contradictions between American ideals and American power in Southeast
Asia. Find out more
Keywords: Conscience - Whistleblowers
How to Fight a Giant: Militant Labour Organizers Catch PepsiCo Off Guard
The sudden closing of a factory by PepsiCo, the world's
second-largest snacks producer, left hundreds of workers in Argentina
without jobs or security, resulting in a massive demonstration of
solidarity for worker's rights. "If there is no bread for our children,
there will be no peace for the bosses," said worker-activist Camilo
Mones in front of the PepsiCo plant in Buenos Aires. Read more
Keywords: Factory Occupations - Workers’ Rights
The Women of 1917
Women weren't just the Russian Revolution’s spark, but the motor
that drove it forward. On International Women’s Day in 1917, women
textile workers in the Vyborg district of Petrograd went on strike, left
the mills, and moved in their hundreds from factory to factory, calling
out other workers on strike and engaging in violent clashes with police
and troops. Unskilled, low paid, working twelve- or thirteen-hour days
in dirty, unhealthy conditions, the women demanded solidarity and
insisted on action from men, especially those working in skilled
engineering and metal factories who were regarded as the most
politically conscious and socially powerful of the city’s workforce.
Women threw sticks, stones, and snowballs at factory windows and forced
their way into the workplaces, calling for an end to war and the return
of their men from the front.
Keywords: Russian Revolution - Women’s History
From the Archives
Divine Ecstasy of Nature: Selected Writings by John Muir
A new collection of John Muir’s (1838-1914) writings promises to
inspire another generation to fall in love with wild nature, to care
for it, to know that wilderness is not optional but central to our
survival in the centuries to come. His words survive him. "Everybody
needs beauty as well as bread, places to play in and pray in, where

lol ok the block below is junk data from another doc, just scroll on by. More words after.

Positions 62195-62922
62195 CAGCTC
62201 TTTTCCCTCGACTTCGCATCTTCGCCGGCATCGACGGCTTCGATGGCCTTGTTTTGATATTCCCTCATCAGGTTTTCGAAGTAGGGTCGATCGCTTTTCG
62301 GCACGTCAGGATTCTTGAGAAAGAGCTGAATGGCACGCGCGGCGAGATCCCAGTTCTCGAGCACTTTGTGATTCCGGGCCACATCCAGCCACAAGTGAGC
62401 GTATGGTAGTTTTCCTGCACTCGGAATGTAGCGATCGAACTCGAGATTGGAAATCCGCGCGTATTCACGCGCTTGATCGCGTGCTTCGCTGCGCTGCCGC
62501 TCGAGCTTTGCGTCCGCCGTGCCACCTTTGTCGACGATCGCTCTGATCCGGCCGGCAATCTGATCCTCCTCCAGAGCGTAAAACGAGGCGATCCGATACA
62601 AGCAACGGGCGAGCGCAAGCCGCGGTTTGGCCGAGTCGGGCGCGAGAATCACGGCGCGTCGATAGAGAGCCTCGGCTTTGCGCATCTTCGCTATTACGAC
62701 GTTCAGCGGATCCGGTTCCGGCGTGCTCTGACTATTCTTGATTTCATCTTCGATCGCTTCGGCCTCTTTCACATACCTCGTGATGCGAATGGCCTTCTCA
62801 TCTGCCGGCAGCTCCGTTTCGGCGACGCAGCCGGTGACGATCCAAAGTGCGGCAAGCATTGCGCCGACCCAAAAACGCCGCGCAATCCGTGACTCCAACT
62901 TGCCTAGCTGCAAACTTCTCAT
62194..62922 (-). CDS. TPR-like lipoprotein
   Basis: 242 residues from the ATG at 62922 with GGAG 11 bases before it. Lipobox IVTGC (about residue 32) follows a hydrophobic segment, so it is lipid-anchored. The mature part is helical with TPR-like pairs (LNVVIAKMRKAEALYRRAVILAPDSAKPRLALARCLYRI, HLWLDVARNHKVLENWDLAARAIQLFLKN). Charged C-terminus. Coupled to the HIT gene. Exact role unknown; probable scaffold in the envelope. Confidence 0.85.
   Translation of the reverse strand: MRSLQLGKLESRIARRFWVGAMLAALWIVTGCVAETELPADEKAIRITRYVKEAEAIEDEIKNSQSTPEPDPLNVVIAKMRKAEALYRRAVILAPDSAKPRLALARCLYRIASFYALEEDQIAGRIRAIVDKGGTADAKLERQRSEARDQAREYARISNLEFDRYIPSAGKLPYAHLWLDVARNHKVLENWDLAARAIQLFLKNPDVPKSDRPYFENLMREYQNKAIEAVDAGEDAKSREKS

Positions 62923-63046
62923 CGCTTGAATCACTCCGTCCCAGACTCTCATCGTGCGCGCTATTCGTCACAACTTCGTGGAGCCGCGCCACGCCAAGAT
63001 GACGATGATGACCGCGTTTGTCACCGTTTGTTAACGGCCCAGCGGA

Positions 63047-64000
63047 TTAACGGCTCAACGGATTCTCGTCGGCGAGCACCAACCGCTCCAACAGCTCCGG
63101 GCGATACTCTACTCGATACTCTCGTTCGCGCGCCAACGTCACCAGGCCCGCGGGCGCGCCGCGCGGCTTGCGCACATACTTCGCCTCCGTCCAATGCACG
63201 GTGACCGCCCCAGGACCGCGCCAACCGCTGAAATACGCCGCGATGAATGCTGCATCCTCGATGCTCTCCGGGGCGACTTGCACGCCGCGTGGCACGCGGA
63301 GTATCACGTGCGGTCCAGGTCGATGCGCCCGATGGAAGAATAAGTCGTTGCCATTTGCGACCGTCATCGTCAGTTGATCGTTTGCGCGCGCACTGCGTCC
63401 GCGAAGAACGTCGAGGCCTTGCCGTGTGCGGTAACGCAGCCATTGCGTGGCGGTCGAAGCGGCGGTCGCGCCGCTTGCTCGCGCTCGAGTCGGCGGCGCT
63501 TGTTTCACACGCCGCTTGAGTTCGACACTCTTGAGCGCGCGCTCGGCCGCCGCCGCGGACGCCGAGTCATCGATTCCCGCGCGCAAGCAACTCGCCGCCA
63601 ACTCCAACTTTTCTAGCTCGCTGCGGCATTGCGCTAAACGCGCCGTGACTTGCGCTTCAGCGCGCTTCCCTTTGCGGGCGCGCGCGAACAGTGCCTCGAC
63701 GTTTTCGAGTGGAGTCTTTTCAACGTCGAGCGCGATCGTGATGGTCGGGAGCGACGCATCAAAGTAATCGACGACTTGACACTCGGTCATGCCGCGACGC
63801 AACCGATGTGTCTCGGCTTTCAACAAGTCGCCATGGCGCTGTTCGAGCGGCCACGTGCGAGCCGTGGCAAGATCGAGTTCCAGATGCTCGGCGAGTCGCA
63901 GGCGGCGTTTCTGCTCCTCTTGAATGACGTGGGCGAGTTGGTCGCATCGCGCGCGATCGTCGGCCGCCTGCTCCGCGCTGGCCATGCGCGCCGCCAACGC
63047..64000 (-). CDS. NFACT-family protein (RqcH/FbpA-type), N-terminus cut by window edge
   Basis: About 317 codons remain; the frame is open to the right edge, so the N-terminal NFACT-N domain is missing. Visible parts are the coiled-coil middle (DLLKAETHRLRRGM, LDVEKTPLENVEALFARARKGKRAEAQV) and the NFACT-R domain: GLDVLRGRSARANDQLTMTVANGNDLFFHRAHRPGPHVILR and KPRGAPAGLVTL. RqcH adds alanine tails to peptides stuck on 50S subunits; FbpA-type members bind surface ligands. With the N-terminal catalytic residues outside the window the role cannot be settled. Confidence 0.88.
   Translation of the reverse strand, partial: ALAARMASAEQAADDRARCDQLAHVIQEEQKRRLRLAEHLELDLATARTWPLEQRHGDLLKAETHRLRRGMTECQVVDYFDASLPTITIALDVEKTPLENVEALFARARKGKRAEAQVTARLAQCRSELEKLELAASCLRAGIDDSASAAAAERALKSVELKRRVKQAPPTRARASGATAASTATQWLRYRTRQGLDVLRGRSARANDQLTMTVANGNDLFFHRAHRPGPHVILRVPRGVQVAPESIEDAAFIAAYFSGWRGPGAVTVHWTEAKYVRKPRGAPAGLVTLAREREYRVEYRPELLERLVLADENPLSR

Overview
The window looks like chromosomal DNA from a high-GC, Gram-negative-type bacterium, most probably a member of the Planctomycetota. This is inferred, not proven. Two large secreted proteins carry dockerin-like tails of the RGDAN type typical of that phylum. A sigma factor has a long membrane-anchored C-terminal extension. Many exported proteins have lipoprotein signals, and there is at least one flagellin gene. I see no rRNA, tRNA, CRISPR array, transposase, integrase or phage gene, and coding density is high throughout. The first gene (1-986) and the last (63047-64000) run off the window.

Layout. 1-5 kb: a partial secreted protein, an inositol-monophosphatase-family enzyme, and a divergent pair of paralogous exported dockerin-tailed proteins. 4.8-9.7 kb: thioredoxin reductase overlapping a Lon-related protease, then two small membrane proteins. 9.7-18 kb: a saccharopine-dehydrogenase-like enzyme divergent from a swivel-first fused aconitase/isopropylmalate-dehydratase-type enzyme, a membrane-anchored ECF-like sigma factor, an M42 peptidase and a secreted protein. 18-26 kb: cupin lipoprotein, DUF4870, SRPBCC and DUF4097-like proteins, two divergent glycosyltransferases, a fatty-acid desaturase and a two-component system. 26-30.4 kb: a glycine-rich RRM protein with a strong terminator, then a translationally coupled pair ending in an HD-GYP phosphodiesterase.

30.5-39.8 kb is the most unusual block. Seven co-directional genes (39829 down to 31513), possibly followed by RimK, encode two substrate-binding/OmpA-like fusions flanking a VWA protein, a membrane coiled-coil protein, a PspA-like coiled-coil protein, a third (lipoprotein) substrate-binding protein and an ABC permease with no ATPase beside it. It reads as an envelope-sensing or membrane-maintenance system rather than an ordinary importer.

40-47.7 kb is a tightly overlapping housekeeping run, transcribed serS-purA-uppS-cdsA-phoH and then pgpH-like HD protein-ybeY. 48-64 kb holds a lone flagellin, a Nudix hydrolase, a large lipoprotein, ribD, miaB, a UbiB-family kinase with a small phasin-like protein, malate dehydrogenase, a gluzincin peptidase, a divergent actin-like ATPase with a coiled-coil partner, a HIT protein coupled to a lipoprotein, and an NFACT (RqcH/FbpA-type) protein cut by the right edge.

Nature may heal and cheer and give strength to body and soul alike."
Keywords: Nature - Wilderness Areas
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August 29, 2017
International Day against Nuclear Tests
Since nuclear weapons testing began in the mid-twentieth
century, with the first test on 16 July 1945, nearly 2,000 have taken
place. There has been little consideration of the devastating effects of
testing on human life, let alone the understanding of nuclear fallout
from atmospheric tests. Early on, having nuclear weapons was a measure
of scientific sophistication or military might. Hindsight and history
have shown us the terrifying and tragic effects of nuclear weapons
testing, especially when controlled conditions go awry, and in light of
today’s nuclear weapons which are far more powerful and destructive.
Subsequent incidents world-wide have provided compelling reasons for the
need to observe the International Day against Nuclear Tests - a day in
which educational events, activities and messages aim to capture the
world’s attention and underscore the need for a unified attempt in
preventing further nuclear weapons testing.
August 30, 2017
International Day of the Victims of Enforced Disappearances
Calling on States to acknowledge that family members and friends